Public health defenders: Dr. Mysheika Roberts and Joe Mazzola, Executives of the Year
Public health commissioners Dr. Mysheika Roberts and Joe Mazzola: Executives of the Year, Columbus CEO Healthcare Achievement Awards 2021
If ever a time needed voices of reason, understanding and truth, the past year has been just that. Columbus Health Commissioner Dr. Mysheika Roberts and Franklin County Health Commissioner Joe Mazzola lent their voices to guide central Ohioans through uncertainty and fear as the Covid-19 pandemic bore down.
“I always thought we were due for a major outbreak, but thought somehow it would be different in 2020. It’s been eye-opening,” Roberts says. “It’s been a test of my strength and my character and that of my team, who have not let me down from Day One.”
Mazzola says he never thought he’d be in the public eye as much as he has been in the past 12 months, but he is “very, very thankful to work in public health” and with his staff in particular.
In nominating Mazzola and Roberts for a joint Healthcare Achievement Award, Nationwide Children’s Hospital said, “Both exhibited leadership of the highest, most inspirational order. They have worked closely together and practiced a strong and public partnership, they have rallied their leadership teams and employees to face complex and frightening challenges and they have directly engaged the public with calm, candor and encouragement. And they have been unwavering.”
Roberts and Mazzola credit not only their teams but leadership at Columbus’ four healthcare systems, state and local government and other organizations for mounting a comprehensive yet agile response to a rapidly evolving pandemic.
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In the last year, each commissioner issued a clarion call to action that they feel may be the biggest accomplishments of their careers.
For Roberts, it was her decision to advise cancelation of the Arnold Sports Expo last March when Covid-19 began to appear locally after originating overseas. With the possibility of athletes coming in from all over the world, Roberts was alarmed.
“I remember waking up that morning. I sent a text to a couple of my staff and said, I think I want to cancel the Arnold.” One staffer told her later he had to spit out his morning coffee when he read the text. She also remembers calling Mayor Andrew Ginther’s office, and “no one blew me off.” She found receptive ears in Gov. Mike DeWine and then-Ohio Department of Health Director Dr. Amy Acton.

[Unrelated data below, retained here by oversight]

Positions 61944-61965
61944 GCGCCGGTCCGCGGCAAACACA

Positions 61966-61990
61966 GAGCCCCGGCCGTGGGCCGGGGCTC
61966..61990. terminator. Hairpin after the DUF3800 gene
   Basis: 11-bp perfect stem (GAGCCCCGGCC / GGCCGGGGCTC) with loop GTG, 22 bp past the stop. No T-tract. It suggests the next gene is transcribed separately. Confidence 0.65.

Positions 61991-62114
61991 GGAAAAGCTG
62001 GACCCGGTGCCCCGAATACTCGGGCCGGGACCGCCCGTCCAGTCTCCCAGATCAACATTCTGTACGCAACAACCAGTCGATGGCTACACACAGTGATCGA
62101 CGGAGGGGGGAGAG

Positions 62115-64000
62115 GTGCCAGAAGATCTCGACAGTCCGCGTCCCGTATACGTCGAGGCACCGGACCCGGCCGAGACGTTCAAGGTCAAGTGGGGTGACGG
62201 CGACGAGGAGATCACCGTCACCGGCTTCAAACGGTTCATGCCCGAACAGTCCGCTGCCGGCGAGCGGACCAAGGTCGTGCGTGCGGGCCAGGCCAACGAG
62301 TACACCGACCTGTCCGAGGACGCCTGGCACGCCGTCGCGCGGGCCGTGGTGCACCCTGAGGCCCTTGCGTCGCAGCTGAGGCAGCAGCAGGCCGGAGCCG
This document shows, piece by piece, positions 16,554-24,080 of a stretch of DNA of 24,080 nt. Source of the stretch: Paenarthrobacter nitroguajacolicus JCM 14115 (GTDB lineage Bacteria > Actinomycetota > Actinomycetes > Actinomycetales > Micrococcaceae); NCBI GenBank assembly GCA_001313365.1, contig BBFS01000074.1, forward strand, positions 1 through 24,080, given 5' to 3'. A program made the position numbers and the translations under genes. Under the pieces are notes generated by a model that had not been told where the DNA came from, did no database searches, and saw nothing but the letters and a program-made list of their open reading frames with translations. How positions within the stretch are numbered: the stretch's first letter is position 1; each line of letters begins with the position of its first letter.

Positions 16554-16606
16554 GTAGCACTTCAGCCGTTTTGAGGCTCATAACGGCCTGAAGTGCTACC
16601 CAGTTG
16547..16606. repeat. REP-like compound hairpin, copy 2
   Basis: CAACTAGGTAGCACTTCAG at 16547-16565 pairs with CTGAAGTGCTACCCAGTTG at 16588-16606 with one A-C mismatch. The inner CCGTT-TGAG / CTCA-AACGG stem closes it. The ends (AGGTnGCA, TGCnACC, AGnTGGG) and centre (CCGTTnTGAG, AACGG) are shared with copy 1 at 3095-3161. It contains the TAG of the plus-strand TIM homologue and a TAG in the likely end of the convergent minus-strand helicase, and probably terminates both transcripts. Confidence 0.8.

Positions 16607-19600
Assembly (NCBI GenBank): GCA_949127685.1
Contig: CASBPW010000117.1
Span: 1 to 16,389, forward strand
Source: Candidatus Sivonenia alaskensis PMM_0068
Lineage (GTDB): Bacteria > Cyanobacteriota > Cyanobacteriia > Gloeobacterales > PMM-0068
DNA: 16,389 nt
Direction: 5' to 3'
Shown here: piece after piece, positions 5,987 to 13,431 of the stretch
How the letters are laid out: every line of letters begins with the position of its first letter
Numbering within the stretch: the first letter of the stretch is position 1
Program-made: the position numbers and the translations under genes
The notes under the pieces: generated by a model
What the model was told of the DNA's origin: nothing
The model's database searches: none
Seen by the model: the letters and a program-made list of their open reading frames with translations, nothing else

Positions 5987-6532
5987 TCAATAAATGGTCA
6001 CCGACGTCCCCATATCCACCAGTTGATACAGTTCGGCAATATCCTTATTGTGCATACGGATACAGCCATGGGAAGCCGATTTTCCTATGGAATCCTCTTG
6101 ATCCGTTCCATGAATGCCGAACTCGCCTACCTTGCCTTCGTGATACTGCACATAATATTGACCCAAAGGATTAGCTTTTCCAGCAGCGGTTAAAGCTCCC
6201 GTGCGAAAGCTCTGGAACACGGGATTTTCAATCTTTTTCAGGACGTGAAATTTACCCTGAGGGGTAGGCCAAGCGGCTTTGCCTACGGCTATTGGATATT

The Arnold was one of the first major events in the country to be canceled due to Covid. This year’s sports and fitness festival is postponed until later in 2021. Ginther and DeWine were the public faces of the decision to shutter the expo, and Roberts is OK with that. “What I wanted to see canceled was canceled. I rang the bell. I am proud that I stood up and said the Arnold shouldn’t happen. I knew what the financial implications were.”
Mazzola’s moment was when the county health department became the first in Ohio to declare racism a public health crisis. “I got chills when we did that. Our county acknowledged how systemic racism is a significant driver of public health outcomes.”
Timing of the public declaration came at a pivotal point. “This pandemic was bearing down on us, and we saw that it likely was going to have a disparate impact” among underserved populations with already limited access to healthcare.
Simultaneously, racial unrest was mounting on the streets of Columbus and around the country in the wake of the murders of George Floyd, Breonna Taylor and Ahmaud Arbery. “If ever there was a time to make this declaration, this was it,” Mazzola says.
“Looking back, I’m glad we put our voice out there. We were humbled by the response, people saying, thank you for naming it and acknowledging it.” He’s quick to add, “Naming is the easy part. We are trying to be part of the solution.”
To that end, the county health department hired an associate director of inclusion and established an equity council to address food deserts, transportation, housing and mental health and addiction. Its work will be ongoing.
Mazzola says the power of words has been a constant theme within the department as staff asked, “How do we create a message that is science-based and data-driven that resonates with people?” To address that, it created the Spread Love, Not Covid campaign to address people primarily 30 and younger.
Public health departments have been further confounded by the urgent need to address Covid-19 and continue vital programming, Roberts says. “We’re doing everything in our power to get to the other side of this pandemic” while still trying to address existing public health crises such as the opioid epidemic, violence, tobacco use and obesity.
While Mazzola, who majored in marketing, took a less traditional route to public health, Roberts was dialed in from the day basketball star Magic Johnson announced he had HIV in 1991. Raised in Los Angeles and a huge Lakers fan, Roberts says hearing him tell the world he was infected with the deadly AIDS virus “put a different spin on it, particularly in the minority community, where African Americans were disproportionately affected. I took my first public health class as a result of Magic Johnson.”
Laurie Allen is a freelance writer.